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Furin (EC 188.8.131.52) is a ubiquitous subtilisin-like proprotein convertase. Furin is a pH-sensitive cellular endoprotease, which proteolytically activates proprotein substrates in secretory pathway compartments. Substrates of furin include insulin-like growth factor receptor and blood clotting factors, it is also involved in activating many pathogenic agents, including coronaviruses and HIV.
Encoded by the FURIN gene, furin (also known as PACE or Paired basic Amino acid Cleaving Enzyme) is a Type I transmembrane protein and a member of the proprotein convertase family, which forms part of the subtilisin super family of serine endoproteases.
When expressed, the furin peptide contains a signal peptide, which enables the pro-enzyme to be trafficked into the endoplasmic reticulum (ER). Furin also contains prodomains that are flanked by a signal peptidase cleavage site on the amino-terminal side, and by basic amino acids that make up the autoproteolytic cleavage site on the carboxy-terminal side.
Before furin becomes an active enzyme, it must undergo an initial multistep autocatalytic processing event, which involves a compartment-specific pair of cleavages in the prodomain; this is essential to allow for its catalytic centre to fold properly. The first cleavage (t½ = 10 mins), takes place in the pH neutral ER, in the consensus furin cleavage site, adjacent to the catalytic domain (-Arg-Thr-Lys-Arg107). The second cleavage (t½ < 2 hrs) occurs while the propeptide-furin complex is being trafficked within the mildly acidic trans-Golgi network/endosomal system. This cleavage occurs in the pH-sensitive propeptide cleavage site in the prodomain (-Arg70-Gly-Val-Thr-Lys-Arg75). The resulting product is an active furin enzyme that is able to cleave its substrate at single or paired basic residues.
Furin plays a key role in embryogenesis, catalyzing hormones, growth factors receptors and extracellular matrix enzymes among others. Furin's activity has been implicated in neuronal innervation, cell fate and dynamic regulation of juxtacrine and paracrine signaling.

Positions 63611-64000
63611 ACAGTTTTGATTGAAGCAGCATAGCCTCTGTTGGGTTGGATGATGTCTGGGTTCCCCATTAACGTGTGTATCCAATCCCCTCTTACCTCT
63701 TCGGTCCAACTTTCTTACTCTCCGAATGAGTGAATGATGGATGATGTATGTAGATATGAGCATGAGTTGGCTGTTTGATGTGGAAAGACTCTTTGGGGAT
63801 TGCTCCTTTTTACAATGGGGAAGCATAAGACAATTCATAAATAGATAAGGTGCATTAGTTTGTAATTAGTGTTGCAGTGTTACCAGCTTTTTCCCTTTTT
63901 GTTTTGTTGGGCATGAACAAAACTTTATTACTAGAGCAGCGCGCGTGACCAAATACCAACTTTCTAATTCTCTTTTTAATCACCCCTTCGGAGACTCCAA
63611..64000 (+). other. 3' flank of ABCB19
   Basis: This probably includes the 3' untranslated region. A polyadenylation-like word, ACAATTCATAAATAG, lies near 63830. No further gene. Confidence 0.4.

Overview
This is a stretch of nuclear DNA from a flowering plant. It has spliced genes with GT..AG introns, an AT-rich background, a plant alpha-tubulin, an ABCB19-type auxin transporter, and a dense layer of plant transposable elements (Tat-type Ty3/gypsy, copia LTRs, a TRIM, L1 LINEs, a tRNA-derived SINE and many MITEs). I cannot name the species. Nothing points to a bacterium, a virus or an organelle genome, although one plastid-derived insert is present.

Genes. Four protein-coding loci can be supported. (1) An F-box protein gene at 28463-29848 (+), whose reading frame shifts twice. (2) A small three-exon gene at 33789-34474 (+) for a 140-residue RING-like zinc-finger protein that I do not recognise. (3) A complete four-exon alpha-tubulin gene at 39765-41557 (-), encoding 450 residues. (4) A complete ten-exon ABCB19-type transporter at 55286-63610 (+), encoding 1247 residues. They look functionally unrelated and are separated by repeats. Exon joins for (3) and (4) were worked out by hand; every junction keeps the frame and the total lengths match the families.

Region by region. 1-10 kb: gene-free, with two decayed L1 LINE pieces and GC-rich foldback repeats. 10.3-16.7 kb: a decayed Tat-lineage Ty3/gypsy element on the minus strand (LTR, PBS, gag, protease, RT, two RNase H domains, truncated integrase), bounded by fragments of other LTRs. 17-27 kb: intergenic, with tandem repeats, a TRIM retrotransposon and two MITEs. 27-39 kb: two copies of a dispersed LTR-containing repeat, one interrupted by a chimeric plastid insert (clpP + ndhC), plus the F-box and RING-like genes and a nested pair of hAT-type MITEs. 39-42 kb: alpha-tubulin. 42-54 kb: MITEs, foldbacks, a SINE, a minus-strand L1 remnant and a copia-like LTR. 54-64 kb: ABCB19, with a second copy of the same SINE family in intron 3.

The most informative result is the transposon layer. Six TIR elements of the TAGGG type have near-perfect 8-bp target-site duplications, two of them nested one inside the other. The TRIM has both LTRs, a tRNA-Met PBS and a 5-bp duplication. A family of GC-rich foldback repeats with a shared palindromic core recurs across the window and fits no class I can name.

In addition to its essential role in multiple signaling pathways, furin has been leveraged by multiple pathogens to enter cells. Furin plays a key role in activating many pathogenic agents, including Ebola, anthrax and avian influenza. Furin has also been shown to activate the HIV envelope glycoproteins gp160 and gp140. Furthermore, dysregulation of furin expression has been linked to cancer, and dementia. High levels of furin in multiple cancer types is correlated with the increased aggressiveness, which may be linked to increased levels of membrane type 1-matrix metalloproteinase, one of furin's substrates
Coronaviruses contain a trimeric transmembrane spike (S) glycoprotein, which is essential for viral cell entry. The S glycoprotein contains two functional domains: a receptor binding domain, and a domain that allows fusion of the viral and host cell membranes. The S glycoprotein must be cleaved by a cell protease to reveal the active fusion sequences. Unlike most coronaviruses, including SARS-CoV, the spike protein of SARS-CoV-2 (the virus responsibe for the COVID-19 pandemic) is thought to be cleaved by furin. In support of this hypothesis, a study had shown that pre-activation with furin enhances SARS-CoV-2 pseudovirus entry into BHK cells.
Figure 1: Structure of Furin. Structure taken from Protein Data Bank, PDBID: 1P8J. Henrich et al (2003) The Crystal Structure of the Proprotein Processing Proteinase Furin Explains its Stringent Specificity. Nat Struct Biol 10: 520-526